I don’t have a rule of writing every day. I admire people who do, people who say: “The first three hours of the day I’m going to write.” I’m more of a binge-purge kind of writer, in the sense that for me to really write, I need to be doing nothing else. So I have to do another outline or read some more stuff and take notes, and upload everything into my brain. I feel like a computer where you have to upload everything in your RAM. Once it’s in your RAM, then you can write. And then I need something like a week to just sit and write, so I often carve weeks out where I schedule nothing and am just going to write. I can’t do much writing in less than a week. This is becoming problematic however because my professional life is getting busier. And I’m right in a kind of space where I’m trying to figure out how I still carve out that time given that I have all these service responsibilities. It’s harder to carve out time. So, more and more it’s like two days here and two days there, or two hours here and two hours there, and I’m learning how to make that work. But for me, the most effective writing, the most creative, the deepest writing I do is when I really have that time, when I’m in my pajamas for a week and I’m in front of my computer. Then I often work 16 hours a day. I’ll just get so into it, I’ll be writing until 2 in the morning. I’m just in the flow.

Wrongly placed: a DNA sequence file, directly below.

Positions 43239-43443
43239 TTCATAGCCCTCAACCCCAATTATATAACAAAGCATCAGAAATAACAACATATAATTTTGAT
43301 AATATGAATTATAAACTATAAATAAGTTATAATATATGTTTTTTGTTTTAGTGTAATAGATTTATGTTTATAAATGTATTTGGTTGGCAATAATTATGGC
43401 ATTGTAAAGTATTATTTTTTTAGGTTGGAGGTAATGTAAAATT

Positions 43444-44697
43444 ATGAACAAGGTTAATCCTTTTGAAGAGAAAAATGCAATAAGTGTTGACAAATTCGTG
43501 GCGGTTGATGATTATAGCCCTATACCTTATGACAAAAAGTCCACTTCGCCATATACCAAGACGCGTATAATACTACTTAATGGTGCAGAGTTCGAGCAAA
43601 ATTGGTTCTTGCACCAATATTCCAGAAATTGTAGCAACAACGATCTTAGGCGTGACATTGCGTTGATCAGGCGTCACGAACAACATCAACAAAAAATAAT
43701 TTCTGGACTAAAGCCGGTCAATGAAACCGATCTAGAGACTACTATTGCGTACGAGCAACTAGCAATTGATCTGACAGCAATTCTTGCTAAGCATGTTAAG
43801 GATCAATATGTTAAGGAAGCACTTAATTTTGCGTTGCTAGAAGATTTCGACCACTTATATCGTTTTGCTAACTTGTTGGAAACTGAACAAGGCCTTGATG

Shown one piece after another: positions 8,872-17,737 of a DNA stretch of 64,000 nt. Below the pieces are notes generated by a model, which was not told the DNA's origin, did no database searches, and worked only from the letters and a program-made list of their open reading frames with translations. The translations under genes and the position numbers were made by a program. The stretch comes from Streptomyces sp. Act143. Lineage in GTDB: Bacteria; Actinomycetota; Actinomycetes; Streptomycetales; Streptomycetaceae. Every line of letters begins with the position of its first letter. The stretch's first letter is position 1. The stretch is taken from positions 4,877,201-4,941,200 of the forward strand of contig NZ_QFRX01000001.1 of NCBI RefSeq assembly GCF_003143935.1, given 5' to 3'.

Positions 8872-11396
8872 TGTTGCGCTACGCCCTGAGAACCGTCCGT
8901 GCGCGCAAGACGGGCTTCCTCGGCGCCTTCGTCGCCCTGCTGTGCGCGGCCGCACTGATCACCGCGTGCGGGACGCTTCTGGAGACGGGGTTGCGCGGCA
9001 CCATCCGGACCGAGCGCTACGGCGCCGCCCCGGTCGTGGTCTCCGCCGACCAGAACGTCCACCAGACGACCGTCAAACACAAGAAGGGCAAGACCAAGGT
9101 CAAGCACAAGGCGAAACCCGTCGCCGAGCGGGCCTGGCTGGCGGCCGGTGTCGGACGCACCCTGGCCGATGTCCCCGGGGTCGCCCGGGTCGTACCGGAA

You work from home then?
I find it hard to write at the office. I mean, I can write little things. I can edit paragraphs, but I can’t write really new text because there are so many interruptions.
Do you have any rituals to get you started?